Eat24 Breaks Up With Facebook
Eat24 broke up with Facebook (NASDAQ:FB) in a blog post denouncing the social media giant’s advertising practices. Based on Facebook’s response and Eat24’s Twitter feed, it’s likely more than just an April Fools’ Day joke. Eat24 blog Bacon Sriracha Unicorn Diaries’ latest post is an open letter to Facebook, explaining that since Facebook’s changes to its algorithms, they are reaching fewer people.
Even when the company paid for service, the target audience still didn’t get the message, although it did get likes from beyond its region. “When we first met, you made us feel special. We’d tell you a super funny joke about Sriracha and you’d tell all our friends and then everyone would laugh together. But now? Now you want us to give you money if we want to talk to our friends. Now when we show you a photo of a taco wrapped with bacon, you’re all like ‘PROMOTE THIS POST! GET MORE FRIENDS!’ instead of just liking us for who we are. That’s hella messed up,” the blog post reads.
Eat24 said that it would remove its Facebook page as of 11:59 Eastern Monday night, putting the site offline as of the first day of April. Communications via the company’s official Twitter account say the split is real, but the gif, meme, and photo-laden open letter takes a light-hearted approach to ditching the social media giant. Facebook buttons currently on the site lead to back to the blog post. The Facebook button on the blog leads back to Facebook itself.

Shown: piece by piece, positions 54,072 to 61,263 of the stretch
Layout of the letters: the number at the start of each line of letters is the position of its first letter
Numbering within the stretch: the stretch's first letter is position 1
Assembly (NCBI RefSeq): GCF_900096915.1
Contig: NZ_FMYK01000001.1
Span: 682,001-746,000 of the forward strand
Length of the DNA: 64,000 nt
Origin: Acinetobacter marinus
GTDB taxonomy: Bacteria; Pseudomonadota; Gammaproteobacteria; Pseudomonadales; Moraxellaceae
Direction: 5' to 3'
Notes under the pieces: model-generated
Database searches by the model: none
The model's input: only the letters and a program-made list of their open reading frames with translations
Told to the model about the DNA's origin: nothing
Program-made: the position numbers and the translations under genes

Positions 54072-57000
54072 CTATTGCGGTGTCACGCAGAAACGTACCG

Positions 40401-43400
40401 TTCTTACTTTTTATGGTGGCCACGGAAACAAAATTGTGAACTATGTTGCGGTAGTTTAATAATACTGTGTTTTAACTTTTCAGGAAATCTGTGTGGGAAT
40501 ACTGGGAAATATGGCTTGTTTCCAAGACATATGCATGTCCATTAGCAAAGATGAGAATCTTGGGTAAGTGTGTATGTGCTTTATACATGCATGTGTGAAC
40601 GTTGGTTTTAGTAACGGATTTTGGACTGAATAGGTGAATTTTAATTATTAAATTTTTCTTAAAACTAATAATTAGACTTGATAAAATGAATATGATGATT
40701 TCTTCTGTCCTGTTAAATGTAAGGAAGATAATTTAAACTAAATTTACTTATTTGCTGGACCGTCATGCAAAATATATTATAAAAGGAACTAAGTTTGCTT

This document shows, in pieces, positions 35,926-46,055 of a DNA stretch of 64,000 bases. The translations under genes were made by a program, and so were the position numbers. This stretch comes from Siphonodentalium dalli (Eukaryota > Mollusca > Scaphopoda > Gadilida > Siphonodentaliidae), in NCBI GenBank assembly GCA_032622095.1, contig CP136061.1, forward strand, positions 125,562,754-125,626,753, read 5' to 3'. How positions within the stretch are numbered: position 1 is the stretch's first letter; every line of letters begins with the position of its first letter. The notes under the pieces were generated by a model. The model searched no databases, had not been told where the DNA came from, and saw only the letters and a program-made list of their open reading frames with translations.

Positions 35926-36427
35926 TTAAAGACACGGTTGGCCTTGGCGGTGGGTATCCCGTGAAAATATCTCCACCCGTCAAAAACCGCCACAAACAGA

Facebook has made its opinion of the split known in a reply to the post in the comments section. Facebook’s director of communications, Brandon McCormick, posted the company’s response.
“Hey Eat24, this is Brandon over at Facebook. I was bummed to read your letter. The world is so much more complicated than when we first met — it has changed. And we used to love your jokes about tacquitos and 420 but now they don’t seem so funny,” he wrote. ”There is some serious stuff happening in the world and one of my best friends just had a baby and another one just took the best photo of his homemade cupcakes and what we have come to realize is people care about those things more than sushi porn (but if we are in the mood for it, we know where to find it Eat24!). So we are sorry that we have to part this way because we think we could still be friends – really we do. But we totally respect you if you need some space.”
Many fans and commenters are both praising and criticizing Eat24 for its decision to ditch Facebook. In the same comments section where McCormick’s post appeared, a few even called out the Facebook reply.
“Wow, remember that time someone from Facebook tried to be funny in the comments and ended up coming off as arrogant and condescending? That was something,” wrote user Jenny Mackintosh. Mashable reported that Eat24 ended its run on Facebook with approximately 71,000 “likes.” The company’s official Twitter feed has about 35,000 followers.